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Colombian children find new homes in America

By the time Joe and Ronney O'Donnell finished the adoption papers, they had documents thicker than a telephone book. But it was all worthwhile when they finally flew to Colombia to pick up their baby daughter.

''It struck me that we were going to change her life dramatically,'' Mr. O'Donnell recalls. ''But I was confident that some day she would feel we had made the right decision for her.''

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Today their daughter Randi, now five years old, is proud to be Colombian - and equally proud to be a naturalized American. In fact, she once teased her US-born older brother about not being a citizen ''because she couldn't remember him going through the ceremony.''

Randi is one of thousands of adopted Colombian children you're liable to meet at any playground across the US. Although adoptions from Colombia were almost unheard of a decade ago, the South American country is now the second-largest source of foreign adoptions (after Korea).

In fiscal 1972 only 35 Colombians were brought to this country for adoption purposes, immigration statistics show. In 1973 the figure jumped to 107. By 1978 it reached 599, and in 1981 it was topping off at 626 - accounting for almost 13 percent of all adoptions from abroad.

''It takes about 10 years for the word to really spread to the general public that adoptions from a certain country are going on,'' says Jean Nelson-Erichsen of the Los Nnnos International Adoption Center in Austin, Texas.

The large flow of adopted children out of Colombia would not be possible, without its adoption laws, which don't close out foreigners, and without its well-developed social-service institutions. Although many third-world nations have a surfeit of abandoned children, Mrs. Nelson-Erichsen says, ''no country has as many private adoption agencies or as many adoption units in the welfare departments of their cities as Colombia has.''

For Randi, adopted as an infant, the transition to American life has been easy. The challenge is greater for older children, such as Sara, who arrived from Colombia when she was nearly six.

''There is definitely an adjustment period that takes about a year, maybe a bit longer,'' says Sara's American mother, Margaret Bishop. ''The food and the language - it takes a while, but they aren't insurmountable.''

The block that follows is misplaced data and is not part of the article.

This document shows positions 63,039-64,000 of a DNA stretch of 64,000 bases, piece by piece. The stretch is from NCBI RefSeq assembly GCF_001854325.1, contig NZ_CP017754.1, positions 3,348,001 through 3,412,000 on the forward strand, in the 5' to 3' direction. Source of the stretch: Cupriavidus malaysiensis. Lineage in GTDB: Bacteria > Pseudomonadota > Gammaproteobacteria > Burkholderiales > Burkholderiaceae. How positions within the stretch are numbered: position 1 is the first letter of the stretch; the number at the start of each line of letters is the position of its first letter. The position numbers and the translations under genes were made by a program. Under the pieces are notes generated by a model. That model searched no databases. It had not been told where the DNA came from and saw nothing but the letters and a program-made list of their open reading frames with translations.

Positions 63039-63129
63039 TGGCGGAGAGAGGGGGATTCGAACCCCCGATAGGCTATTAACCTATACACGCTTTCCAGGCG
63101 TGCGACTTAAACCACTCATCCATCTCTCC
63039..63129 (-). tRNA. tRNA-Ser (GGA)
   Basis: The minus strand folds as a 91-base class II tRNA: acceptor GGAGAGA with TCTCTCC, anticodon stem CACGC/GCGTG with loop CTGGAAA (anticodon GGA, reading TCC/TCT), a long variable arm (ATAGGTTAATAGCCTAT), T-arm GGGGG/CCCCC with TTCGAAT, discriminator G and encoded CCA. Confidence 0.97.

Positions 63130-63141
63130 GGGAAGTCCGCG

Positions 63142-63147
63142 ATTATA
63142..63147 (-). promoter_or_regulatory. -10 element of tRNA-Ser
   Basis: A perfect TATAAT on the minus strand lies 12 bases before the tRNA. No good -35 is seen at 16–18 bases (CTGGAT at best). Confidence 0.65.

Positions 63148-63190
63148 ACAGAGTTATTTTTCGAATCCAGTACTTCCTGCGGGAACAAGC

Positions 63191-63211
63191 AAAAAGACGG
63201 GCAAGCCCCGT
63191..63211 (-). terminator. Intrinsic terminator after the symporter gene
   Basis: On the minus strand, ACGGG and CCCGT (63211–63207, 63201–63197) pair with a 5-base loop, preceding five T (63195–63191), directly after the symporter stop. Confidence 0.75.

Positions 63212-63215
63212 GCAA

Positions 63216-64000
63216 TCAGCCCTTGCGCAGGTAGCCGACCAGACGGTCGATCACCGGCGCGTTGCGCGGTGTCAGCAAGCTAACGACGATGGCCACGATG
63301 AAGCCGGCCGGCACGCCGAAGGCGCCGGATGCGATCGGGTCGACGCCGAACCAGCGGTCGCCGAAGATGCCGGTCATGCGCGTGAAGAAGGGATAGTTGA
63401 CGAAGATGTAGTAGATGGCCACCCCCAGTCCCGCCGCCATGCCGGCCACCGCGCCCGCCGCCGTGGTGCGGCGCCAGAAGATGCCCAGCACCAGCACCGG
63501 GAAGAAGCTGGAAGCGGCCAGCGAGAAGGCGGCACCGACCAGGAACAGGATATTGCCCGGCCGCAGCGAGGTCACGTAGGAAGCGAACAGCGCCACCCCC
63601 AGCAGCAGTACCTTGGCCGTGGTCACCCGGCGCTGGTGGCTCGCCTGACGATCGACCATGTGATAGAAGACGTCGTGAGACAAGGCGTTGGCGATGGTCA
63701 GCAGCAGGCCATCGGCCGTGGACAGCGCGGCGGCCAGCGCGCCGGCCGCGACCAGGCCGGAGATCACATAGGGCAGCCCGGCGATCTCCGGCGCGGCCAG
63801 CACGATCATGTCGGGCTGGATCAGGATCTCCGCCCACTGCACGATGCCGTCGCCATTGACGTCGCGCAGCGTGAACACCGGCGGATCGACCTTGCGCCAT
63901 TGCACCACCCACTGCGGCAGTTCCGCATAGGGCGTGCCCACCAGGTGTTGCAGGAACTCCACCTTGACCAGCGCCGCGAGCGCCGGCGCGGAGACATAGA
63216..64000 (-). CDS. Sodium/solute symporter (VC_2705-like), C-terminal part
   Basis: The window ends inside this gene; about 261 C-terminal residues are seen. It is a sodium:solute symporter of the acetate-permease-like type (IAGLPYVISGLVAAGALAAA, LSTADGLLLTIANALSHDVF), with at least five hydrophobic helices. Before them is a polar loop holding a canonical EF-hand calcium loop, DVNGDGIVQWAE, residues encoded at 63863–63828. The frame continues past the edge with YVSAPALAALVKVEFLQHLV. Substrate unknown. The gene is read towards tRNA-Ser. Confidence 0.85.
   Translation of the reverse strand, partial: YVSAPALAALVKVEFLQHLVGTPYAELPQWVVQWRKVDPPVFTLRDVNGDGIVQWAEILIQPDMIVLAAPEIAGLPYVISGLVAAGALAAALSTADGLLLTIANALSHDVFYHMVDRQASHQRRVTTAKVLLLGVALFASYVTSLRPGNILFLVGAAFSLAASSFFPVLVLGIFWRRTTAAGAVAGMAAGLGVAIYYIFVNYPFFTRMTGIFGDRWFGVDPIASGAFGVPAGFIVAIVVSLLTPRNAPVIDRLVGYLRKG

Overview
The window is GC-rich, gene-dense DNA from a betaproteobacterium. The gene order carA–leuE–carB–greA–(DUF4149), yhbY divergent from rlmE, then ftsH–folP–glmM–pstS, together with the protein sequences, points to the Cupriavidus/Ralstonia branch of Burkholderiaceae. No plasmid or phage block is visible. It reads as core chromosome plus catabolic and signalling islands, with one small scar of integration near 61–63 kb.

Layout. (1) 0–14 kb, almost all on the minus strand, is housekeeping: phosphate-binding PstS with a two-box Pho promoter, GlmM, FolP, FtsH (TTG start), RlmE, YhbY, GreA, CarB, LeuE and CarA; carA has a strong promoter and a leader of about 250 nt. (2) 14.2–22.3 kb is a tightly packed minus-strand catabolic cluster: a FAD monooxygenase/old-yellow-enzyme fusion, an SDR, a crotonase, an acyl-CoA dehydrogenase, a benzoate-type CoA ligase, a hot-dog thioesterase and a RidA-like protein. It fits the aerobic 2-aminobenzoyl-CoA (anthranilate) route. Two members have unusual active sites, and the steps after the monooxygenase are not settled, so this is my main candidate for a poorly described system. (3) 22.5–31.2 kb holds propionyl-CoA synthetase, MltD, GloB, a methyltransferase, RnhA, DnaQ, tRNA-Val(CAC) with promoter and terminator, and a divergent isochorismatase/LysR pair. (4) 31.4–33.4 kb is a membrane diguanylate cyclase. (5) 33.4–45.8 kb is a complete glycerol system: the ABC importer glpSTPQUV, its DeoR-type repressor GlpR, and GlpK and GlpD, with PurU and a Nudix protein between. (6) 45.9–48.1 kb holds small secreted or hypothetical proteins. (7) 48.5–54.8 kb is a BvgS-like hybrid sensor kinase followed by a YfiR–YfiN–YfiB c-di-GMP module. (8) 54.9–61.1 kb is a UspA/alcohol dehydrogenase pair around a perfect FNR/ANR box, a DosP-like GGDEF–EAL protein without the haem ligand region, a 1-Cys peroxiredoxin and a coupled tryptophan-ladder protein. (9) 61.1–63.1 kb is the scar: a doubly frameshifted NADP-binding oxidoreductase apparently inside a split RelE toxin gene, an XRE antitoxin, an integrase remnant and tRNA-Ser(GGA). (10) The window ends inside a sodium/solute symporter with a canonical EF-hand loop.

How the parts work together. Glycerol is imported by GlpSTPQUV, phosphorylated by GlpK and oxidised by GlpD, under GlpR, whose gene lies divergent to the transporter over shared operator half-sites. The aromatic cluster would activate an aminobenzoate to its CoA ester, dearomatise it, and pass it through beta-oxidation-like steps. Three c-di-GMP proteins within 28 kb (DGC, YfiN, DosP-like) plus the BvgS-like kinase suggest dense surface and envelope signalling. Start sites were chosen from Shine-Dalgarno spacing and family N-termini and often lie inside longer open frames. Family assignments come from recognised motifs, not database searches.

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Like many Colombians, Sara is of mixed Indian and European ancestry, and according to Ms. Bishop she has sometimes felt self-conscious in a new country where racial distinctions are sharply drawn.

''Way back in the beginning, when she was in the testing period, (Sara) would say, 'You can't be my mother because you're white and I'm brown.' And I'd say 'Oh, yes I can!' ''

Sara and Randi both came to the US through the help of a private Colombian lawyer, in cooperation with a regional office of Colombia's Family Welfare Institute. But this practice - in their case legitimate - has since been prohibited in the wake of a recent baby-selling scandal.

A prominent lawyer in Bogota was arrested last year on charges involving the sale of hundreds of children to couples in Sweden, France, and other European countries. He was accused of kidnapping some from rural peasants, purchasing others from pregnant prostitutes, and falsifying the birth records of babies who may not have been truly abandoned.

Adoption workers say most of the illicit baby trade has gone to Europe, where immigration laws are looser than in the United States. But to avoid waiting lists and red tape, some Americans may get involved with adoption operations which, while not blatantly illegal, are nonetheless unethical, says Phyllis Loewenstein of International Adoptions Inc. in Newton, Mass. ''Sometimes it has the trappings of law,'' she says.

Responding to the problem, the Family Welfare Institute has moved to centralize its control of adoption procedures. Adoptions must now be made directly through the head office of the institute, or through one of a half-dozen private institutions it has licensed.

Despite this tightening up, there has been no significant fall-off in adoptions to the US, according to Alford Cooley, acting consul general of the United States Embassy in Bogota. Still, some American agencies report slowdowns in the process, while others have been cut off from their previous sources. And in contrast to the rises of the '70s, the influx of young Colombians is expected to remain more or less level in years to come.

Adoptions are increasing from elsewhere in Latin America and from India, but no country appears likely to match Colombia's record. Looking ahead, Mrs. Nelson-Erichsen predicts that Americans wishing to adopt children from overseas may have to take more initiative, looking beyond sources already established by US agencies.

''They'll have to be more willing to take more of a risk and adopt a child from a country where thousands haven't already been adopted,'' she says.

Meanwhile, Colombian children already in the US are growing toward adulthood. Unlike domestically adopted children, they will find it easy to learn the name of their biological mothers - it is listed on their immigration papers. But most adoptive parents, including Joe O'Donnell, have no fears they will be forgotten in some future search for ancestral roots.

''Look at it this way,'' says Randi's father. ''I've got 18 years to establish a good relationship with her, right? If I don't do it by then, that's my problem.''

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